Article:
Various Artists

Punk Goes 90s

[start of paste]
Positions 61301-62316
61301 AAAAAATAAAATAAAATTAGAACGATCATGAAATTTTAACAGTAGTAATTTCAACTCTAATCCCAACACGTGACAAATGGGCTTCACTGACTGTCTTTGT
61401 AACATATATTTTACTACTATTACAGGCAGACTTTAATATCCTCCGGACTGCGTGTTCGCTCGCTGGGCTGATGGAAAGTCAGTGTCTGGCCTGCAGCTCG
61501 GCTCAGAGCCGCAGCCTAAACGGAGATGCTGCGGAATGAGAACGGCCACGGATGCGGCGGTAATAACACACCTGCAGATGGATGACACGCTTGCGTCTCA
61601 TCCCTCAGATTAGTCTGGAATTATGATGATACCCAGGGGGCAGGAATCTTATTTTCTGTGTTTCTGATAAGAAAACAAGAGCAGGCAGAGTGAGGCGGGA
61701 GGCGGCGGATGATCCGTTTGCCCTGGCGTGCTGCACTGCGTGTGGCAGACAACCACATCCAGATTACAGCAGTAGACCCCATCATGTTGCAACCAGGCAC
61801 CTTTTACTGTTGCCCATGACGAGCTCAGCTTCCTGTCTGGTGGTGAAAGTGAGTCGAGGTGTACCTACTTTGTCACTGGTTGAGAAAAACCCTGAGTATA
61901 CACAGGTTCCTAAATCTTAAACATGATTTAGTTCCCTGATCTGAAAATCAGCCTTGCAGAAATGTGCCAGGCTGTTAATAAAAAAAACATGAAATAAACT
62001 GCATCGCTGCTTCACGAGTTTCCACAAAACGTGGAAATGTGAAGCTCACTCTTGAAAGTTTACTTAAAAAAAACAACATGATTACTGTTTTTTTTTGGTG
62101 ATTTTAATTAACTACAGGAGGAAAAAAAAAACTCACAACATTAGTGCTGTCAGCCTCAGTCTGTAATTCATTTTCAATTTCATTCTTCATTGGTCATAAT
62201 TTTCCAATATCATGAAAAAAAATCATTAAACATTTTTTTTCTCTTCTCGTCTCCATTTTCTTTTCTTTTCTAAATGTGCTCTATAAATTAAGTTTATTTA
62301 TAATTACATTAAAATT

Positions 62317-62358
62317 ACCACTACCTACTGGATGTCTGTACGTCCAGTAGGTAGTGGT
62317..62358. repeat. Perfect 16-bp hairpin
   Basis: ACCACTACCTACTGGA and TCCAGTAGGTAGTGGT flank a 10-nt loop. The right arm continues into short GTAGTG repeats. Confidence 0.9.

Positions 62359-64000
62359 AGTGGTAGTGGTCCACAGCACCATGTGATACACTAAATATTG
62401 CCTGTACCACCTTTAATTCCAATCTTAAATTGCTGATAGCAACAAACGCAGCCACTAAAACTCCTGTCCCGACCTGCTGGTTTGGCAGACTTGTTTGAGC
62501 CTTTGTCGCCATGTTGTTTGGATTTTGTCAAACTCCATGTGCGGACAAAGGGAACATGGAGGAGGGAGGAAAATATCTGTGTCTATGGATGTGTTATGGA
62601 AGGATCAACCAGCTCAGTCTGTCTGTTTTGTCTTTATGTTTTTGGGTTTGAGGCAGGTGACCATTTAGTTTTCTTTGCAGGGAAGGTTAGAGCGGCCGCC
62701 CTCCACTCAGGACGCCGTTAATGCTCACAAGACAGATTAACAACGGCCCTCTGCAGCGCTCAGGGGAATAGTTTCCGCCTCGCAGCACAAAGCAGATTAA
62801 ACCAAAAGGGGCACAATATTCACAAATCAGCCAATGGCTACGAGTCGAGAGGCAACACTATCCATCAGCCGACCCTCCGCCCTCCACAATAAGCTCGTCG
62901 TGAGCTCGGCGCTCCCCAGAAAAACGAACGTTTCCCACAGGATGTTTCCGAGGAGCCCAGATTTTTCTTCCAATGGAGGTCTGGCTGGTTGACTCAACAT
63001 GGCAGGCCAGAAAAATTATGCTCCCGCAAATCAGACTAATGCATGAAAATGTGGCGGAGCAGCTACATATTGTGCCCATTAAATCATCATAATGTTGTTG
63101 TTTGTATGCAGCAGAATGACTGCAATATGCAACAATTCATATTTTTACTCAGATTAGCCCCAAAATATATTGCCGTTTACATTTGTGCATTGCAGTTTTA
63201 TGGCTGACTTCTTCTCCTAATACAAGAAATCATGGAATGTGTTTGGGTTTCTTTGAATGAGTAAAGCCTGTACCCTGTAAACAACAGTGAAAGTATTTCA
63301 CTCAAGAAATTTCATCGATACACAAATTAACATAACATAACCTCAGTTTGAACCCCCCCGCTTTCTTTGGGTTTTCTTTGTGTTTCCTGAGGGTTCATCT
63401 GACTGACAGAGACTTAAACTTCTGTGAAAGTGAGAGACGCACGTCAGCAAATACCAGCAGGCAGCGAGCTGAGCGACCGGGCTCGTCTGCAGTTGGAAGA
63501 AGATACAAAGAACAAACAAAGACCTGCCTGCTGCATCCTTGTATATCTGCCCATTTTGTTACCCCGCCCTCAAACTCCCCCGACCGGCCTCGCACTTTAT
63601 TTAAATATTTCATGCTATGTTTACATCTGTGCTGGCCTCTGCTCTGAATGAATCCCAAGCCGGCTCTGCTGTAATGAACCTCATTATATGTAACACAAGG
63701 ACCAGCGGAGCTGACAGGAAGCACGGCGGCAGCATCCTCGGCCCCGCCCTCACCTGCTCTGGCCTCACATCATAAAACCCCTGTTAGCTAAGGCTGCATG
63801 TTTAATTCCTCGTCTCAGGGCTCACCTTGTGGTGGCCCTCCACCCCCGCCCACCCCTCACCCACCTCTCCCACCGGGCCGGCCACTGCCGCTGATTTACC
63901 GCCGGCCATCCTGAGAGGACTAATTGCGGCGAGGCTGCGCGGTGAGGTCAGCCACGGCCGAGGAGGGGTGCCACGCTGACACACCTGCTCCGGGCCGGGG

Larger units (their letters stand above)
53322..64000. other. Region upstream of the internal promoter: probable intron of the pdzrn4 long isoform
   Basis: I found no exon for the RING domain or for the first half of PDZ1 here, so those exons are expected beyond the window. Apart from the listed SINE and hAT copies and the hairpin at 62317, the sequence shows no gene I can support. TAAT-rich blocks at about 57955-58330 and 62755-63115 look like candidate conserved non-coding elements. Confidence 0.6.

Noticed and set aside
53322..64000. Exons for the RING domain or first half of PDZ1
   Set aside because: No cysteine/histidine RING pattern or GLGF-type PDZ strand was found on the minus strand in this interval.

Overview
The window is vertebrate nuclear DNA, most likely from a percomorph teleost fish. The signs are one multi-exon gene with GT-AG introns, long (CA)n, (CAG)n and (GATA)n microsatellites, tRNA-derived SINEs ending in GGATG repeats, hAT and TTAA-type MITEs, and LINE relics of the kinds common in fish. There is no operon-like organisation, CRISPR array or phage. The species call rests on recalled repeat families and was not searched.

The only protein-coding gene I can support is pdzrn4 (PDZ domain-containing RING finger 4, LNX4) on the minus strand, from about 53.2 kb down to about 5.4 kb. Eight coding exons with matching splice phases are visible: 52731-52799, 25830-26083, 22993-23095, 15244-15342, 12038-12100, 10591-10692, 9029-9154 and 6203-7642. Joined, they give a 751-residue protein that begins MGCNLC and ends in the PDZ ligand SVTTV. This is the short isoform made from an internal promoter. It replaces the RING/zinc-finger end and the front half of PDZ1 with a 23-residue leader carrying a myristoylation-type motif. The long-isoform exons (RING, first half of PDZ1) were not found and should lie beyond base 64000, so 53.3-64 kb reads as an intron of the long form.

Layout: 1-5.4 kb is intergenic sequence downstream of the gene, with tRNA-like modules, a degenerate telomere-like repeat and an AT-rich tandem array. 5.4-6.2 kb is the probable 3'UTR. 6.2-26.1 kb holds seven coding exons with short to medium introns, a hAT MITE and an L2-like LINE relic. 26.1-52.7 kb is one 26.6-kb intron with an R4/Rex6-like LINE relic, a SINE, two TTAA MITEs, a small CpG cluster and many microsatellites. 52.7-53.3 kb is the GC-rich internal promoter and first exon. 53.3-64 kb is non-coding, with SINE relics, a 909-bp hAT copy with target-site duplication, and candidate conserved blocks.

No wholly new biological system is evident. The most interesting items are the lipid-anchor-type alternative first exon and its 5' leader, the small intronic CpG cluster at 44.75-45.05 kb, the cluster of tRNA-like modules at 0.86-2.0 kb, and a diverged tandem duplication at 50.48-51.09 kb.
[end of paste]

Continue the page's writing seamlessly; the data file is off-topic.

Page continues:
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We all knew it was coming. Thanks to Fearless, punk had already gone metal, '80s, acoustic, and pop, so it was only a matter of time until the '90s also came under attack. And being that this is the decade most bandmembers on the album were likely starting to whet their musical palates, an album full of tributes to their favorites would no doubt be fun, right? Wrong. Let some advice be imparted: the point of a cover song is not for a band to simply try their best at sounding like the original band. The point (usually) is to take a song and, injecting one's identity into the original version, come up with a song reassuringly familiar yet altogether fresh and invigorating. Unfortunately though, with the exception of a handful of bands, Punk Goes '90s is pretty much karaoke night at the local pop-punk watering hole. So, sorry Copeland, but as much as your normal indie rock is enjoyable, hearing you replicate Soundgarden is utterly unbearable. And Plain White T's, hoping for a sugar-infused, pop/rockin' version of Blur's "Song 2," well, attitude was sorely missing and you just sounded bored. It's not that all the versions sound horrible, it's just not that exhilarating to listen to competent bands simply regurgitating songs they like. C'mon guys -- even the requisite punk trick of merely speeding up a track tenfold is mostly ignored. There are a few highlights, however. Props to Mae for covering a Nine Inch Nails song (who would have thought?) and managing to sound like Ben Folds during the song's two breakpoints. Gym Class Heroes donate one of the best tracks on the record with their funky, smooth, hip-hop take on the Chili Peppers' "Under the Bridge," while Bedlight for Blue Eyes strips themselves down to acoustic means for a rather well-done rendition of Third Eye Blind's "Jumper." Scary Kids Scaring Kids rock out rather hard to R.E.M., and though the lyrics don't exactly transfer to being sung by adolescent boys, at least some recognition has to go the Killing Moon's way just for the sheer energy they bring to their version of Alanis Morissette's "You Oughta Know." Punk covers are usually fun, but disappointingly, most of these songs just sound like flannel shirt imposters.

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